That is the title of a new paper, intended (it appears) to inaugurate an annual series, from the Productivity Commission. It is full of interesting tables and charts, and usefully drives home the point – made repeatedly on this blog, and elsewhere – that (a) longer-term productivity growth in New Zealand has been poor, and (b) that productivity growth matters for all sorts of other things New Zealanders individually or collectively care about.
Productivity growth in New Zealand has lagged since at least the 1950s. On the data we have, the worst decade (falling further behind) was the 1970s, but the Productivity Commission usefully highlights that we have on slipping even in the last couple of decades. This is one of their charts, showing the level of labour productivity in 1996 (about when the full OECD data series starts) and growth in productivity since then.
Broadly speaking, the cross-country story has been one convergence: countries with lower initial productivity catching up (top left quadrant) and those with higher initial productivity growing more slowly (bottom right quadrant). There is only one country in the top right quadrant (Ireland), but that is substantially a measurement issue stemming from the corporate tax rules.
But, as the Commission highlights, New Zealand is in the bottom left quadrant: countries that had only modest productivity levels in 1996, and still managed to grow slowly in the subsequent decades. The real basket-case is, of course, Mexico, but we find ourselves grouped with Portugal and Greece, and Israel and Japan (as I’ve noted here previously, it is well past time people in New Zealand stopped talking of Israel as some sort of high-growth exemplar).
I like the chart, and I’ve highlighted here previously the contrast between the productivity growth performance of the central and eastern European OECD member countries (top left) and New Zealand, including noting that several of them now have productivity levels very similar to those in New Zealand and are still growing fast. I dug out the data for a similar chart going back to 1970 (when the OECD database begins, but for a smaller sample of countries). Over that full period, we stand out as the underperformer.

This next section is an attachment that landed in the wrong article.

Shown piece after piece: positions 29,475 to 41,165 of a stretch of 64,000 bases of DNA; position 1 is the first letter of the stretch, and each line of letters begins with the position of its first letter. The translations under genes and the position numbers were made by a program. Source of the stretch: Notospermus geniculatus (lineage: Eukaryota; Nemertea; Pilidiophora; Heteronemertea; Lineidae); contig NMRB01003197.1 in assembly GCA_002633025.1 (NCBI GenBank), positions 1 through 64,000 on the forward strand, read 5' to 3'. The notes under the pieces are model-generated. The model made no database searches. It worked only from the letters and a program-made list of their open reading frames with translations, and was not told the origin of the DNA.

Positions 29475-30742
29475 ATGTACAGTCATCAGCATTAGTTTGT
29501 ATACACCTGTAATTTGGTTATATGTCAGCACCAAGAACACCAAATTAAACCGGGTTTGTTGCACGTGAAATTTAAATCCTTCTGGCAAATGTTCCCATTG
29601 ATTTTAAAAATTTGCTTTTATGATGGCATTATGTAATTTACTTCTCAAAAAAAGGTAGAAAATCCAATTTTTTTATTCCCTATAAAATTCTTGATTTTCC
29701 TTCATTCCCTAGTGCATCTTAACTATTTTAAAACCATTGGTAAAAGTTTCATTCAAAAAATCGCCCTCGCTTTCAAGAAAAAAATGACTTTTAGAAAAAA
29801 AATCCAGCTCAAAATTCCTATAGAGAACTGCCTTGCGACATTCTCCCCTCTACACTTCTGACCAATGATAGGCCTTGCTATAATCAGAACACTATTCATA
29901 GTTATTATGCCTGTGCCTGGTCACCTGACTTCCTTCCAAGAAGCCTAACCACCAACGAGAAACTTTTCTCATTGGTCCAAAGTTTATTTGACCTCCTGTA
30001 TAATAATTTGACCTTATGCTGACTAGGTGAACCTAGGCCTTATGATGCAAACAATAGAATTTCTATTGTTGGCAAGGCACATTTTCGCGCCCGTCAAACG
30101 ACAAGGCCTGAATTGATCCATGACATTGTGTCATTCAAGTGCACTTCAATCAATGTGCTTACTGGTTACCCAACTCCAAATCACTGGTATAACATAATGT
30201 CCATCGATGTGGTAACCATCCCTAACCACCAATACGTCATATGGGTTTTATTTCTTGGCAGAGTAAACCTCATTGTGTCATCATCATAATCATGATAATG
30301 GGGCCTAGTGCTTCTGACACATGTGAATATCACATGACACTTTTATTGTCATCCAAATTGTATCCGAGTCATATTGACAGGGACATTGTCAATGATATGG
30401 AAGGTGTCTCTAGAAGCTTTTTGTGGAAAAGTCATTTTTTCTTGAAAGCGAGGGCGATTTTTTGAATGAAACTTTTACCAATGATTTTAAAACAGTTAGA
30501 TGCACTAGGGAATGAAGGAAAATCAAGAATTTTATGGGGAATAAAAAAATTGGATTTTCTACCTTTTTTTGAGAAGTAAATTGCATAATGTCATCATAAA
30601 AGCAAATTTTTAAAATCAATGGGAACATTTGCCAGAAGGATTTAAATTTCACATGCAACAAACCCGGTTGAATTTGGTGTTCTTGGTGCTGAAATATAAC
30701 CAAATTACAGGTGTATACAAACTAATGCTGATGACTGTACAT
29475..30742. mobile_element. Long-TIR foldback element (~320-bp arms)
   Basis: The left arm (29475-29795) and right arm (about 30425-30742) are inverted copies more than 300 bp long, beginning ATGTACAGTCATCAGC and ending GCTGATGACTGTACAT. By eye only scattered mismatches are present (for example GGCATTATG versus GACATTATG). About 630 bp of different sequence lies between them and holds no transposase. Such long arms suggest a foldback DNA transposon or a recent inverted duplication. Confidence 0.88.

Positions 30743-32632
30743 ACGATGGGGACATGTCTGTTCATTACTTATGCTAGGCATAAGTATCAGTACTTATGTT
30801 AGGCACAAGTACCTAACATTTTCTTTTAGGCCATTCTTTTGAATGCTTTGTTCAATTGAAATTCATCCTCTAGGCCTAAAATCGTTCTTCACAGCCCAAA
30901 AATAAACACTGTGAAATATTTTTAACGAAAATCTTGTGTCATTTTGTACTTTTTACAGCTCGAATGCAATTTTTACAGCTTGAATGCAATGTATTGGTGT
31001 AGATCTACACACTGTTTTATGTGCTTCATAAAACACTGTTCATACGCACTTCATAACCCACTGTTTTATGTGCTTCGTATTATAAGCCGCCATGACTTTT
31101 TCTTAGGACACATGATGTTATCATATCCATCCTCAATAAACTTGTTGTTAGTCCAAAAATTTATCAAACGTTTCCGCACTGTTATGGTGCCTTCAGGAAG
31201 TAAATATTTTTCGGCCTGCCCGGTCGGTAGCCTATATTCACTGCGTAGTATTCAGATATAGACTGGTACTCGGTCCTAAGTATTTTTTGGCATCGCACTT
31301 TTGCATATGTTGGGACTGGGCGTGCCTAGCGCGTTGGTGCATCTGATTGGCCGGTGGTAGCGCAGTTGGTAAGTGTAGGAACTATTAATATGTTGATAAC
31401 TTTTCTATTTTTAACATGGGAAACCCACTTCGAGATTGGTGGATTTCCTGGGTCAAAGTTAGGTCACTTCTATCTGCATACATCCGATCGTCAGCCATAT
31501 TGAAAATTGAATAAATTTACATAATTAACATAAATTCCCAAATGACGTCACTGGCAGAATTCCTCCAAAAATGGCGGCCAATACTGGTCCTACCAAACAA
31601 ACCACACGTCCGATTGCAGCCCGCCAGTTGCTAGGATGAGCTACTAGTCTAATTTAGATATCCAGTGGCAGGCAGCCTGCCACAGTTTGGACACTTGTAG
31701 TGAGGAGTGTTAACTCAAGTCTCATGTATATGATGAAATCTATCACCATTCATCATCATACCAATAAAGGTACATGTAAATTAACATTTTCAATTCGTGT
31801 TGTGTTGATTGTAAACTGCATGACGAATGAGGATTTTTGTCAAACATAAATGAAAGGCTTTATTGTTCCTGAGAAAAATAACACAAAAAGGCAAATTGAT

But the Productivity Commission does rather tend to pull its punches (they are a government-funded agency, and depend wholly on (a) the resources the government allocates to them, (b) the quality of the Commissioners governments appoint, and (c) the character of the issues governments invite them to investigate). (On (b) it seems somewhat overdue for the government to announced a replacement for now-departed former Secretary to the Treasury, and highly-regarded economist, Graham Scott, who has served as a Commissioner since the Productivity Commission was founded).
Pull its punches? Reading “Productivity by the Numbers” you would have no idea how absolutely poor our labour productivity performance had been over the last few years.
And there is, therefore, no sense of what light this experience might shed on possible explanations for our continued long-term underperformance.
They are also a bit self-promoting, suggesting that reversing the productivity underperformance “has been a central theme of the Productivity Commission’s work since 2011”. If anything, the opposite has been true. The Commission research team (when led by the now-departed Paul Conway) has at times produced some interesting papers on the issue, but the Commission’s core work is the inquiries successive governments have asked them to undertake, and not one of those inquiries has had as its focus economywide productivity failures and challenges. Some of the inquiries have led the Commission down pathways which can, at best, be described as limiting the (economic) damage – eg the low emissions inquiry. On the other hand, the Commission has done a (mostly) positive job in helping to develop a more widely shared recognition that land use regulatory restrictions (and associated infrastructure financing perhaps) are at the heart of the housing disaster successive central and local governments have presided over for the best part of three decades.
“Productivity by the numbers” is mostly descriptive – tables, charts, and comments thereon – but the authors do weigh in a little on possible explanations. They include this table, taken from another recent article
A couple of the items in the left-hand column are clearly intended as a nod in the direction of my ideas (referenced in the article the table is drawn from), and I welcome that. But it isn’t clear that the Commission – let alone the government’s official departmental advisers – is even close to a current integrated and persuasive narrative of what has gone wrong and how, if at all, things might be fixed. As is perhaps inevitable in a summary table, many of the items are at best stylised facts (some probably not even facts).
The report goes on
This work has highlighted that New Zealand’s poor productivity performance has been a persistent problem over decades and turning this around will require consistent and focussed effort over many fronts and for many years. There is no simple quick fix.